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Rippon, Angela (1944-)

Newsreader, Presenter

Main image of Rippon, Angela (1944-)

In the same week that Mrs Margaret Thatcher became leader of the Tory Party in 1975, Angela Rippon began reading the Nine O'Clock News on BBC1. Often referred to as the first woman television newsreader - though not quite correctly; Barbara Mandell appeared on ITV in 1955 and Nan Winton on BBC in 1960 - Rippon was the face of BBC evening news for five years (1975 to 1981), winning the Newsreader of the Year award for three of them.

Leaving the grammar school system with an appetite for journalism, she served an apprenticeship as a junior reporter with Plymouth's Sunday paper, the Independent, eventually managing a young people's page and a women's page, and as a Services Correspondent in Aden in 1964.

Later she joined BBC Plymouth as a TV and radio reporter (during the time of the Torrey Canyon supertanker disaster in 1967). In 1969, the south west region's ITV company, Westward Television, invited her onboard, and after a period as editor of Women's Programmes she became a documentary writer and producer.

Rippon stayed with Westward for four years before she was lured away from an increasingly desk-bound producer's life by the prospect of work as a national news reporter for BBC Television. After two years on the reporter's job came the offer to read the Nine O'Clock News (BBC, 1970-2000) and later to present the current affairs programme Newsday (BBC, 1974-78).

The following year her reputation soared when she appeared on The Morecambe and Wise Christmas Show (BBC tx. 25/12/1976) in a high-kicking dance routine (viewed by some 8.2 million homes).

From the late 1970s, Rippon shared her newsreading with presenting programmes about the British countryside in Country Game (BBC, 1976-79) and In the Country (BBC, 1979-81), and the new BBC motoring magazine Top Gear (BBC, 1978- ). She also did a spell as presenter of the Antiques Roadshow (BBC, 1979- ), joining expert Arthur Negus in 1980.

Along with fellow newsreader Anna Ford, Rippon became one of the 'Famous Five' presenters (with Michael Parkinson, Robert Kee and David Frost) who launched Britain's second breakfast television series, Good Morning Britain (1983-92), for TV-am.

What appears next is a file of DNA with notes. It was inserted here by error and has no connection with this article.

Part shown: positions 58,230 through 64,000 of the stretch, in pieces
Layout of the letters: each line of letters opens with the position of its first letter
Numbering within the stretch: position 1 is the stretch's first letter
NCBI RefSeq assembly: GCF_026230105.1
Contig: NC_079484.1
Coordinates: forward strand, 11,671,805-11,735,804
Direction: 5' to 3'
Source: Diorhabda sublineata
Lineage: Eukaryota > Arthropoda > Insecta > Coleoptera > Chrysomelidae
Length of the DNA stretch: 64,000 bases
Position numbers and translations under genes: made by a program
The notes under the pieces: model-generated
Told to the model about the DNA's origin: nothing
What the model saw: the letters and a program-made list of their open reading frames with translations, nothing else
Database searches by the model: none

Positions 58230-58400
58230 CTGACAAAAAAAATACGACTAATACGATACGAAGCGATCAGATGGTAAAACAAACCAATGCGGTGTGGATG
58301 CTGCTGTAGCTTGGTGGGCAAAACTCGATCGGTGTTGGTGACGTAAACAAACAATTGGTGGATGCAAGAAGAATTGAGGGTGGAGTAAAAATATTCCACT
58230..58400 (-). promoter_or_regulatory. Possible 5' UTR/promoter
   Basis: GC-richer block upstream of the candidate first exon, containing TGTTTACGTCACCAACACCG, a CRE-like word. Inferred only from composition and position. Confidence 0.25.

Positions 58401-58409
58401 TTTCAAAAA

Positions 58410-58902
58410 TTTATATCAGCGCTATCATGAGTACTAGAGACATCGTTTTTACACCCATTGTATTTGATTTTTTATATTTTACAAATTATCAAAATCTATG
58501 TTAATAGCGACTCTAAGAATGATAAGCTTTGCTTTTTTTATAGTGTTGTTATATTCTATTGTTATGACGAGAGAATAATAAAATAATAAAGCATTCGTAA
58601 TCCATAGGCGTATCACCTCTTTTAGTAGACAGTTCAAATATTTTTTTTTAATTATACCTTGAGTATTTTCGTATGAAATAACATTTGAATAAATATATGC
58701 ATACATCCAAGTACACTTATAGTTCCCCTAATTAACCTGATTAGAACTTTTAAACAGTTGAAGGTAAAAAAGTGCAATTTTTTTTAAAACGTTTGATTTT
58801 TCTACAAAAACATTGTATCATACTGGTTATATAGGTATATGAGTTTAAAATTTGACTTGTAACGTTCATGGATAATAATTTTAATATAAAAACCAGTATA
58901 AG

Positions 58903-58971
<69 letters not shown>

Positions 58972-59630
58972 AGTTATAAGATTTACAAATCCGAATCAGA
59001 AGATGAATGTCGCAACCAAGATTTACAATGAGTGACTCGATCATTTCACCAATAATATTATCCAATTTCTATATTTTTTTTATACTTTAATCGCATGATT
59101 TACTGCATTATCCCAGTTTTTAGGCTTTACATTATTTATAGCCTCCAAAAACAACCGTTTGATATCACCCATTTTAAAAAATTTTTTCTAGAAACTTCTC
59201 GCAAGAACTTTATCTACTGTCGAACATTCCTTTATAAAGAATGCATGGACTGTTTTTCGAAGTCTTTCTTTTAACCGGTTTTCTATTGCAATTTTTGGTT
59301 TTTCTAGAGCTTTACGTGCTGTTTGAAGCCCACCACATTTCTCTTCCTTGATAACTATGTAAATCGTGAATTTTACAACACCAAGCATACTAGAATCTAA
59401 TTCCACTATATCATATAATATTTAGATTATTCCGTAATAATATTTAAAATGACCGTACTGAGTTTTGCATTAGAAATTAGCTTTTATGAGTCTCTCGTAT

Despite the glittery line-up of celebrities who had helped win TV-am their breakfast slot franchise, in just two months the company was running at a loss (Good Morning Britain achieving a peak viewing figure of only 400,000, compared to the 1,700,000 gained by the BBC rival Breakfast Time). Chief executive and chairman Peter Jay was ousted and Timothy Aitken took over as chief executive. He fired both Anna Ford and Rippon (for 'breach of contract'). While Ford was snapped up to read the news on the BBC, Rippon was out of work for a year. The experience came close to wrecking her career.

But then, in early 1984, she was invited to be the Arts and Entertainment Correspondent for NBC affiliate station WNEV-TV in Boston, Massachusetts. She stayed with WNEV-TV for a year, enjoying a rewarding job that helped restore her old self-confidence after the TV-am debacle.

Following her return to British broadcasting, Rippon hosted the popular quiz shows Masterteam (BBC, 1985-87) and What's My Line? (ITV, 1984-90), as well as the perennial Come Dancing (BBC, 1949-95).

In more recent years Rippon has alternated presenting jobs on Channel Four's The Big Breakfast (1992-2002), the health issues magazine Watchdog: Healthcheck (BBC, 1995- ), as guest host on Open House With Gloria Hunniford (Channel 5, 1998- ) and The Wright Stuff (Channel 5, 2000- ) with her ITV News Channel programme, Live With Angela Rippon (2004- ).

She was awarded Order of the British Empire (OBE) in the Queen's Birthday Honours in June 2004.

Tise Vahimagi

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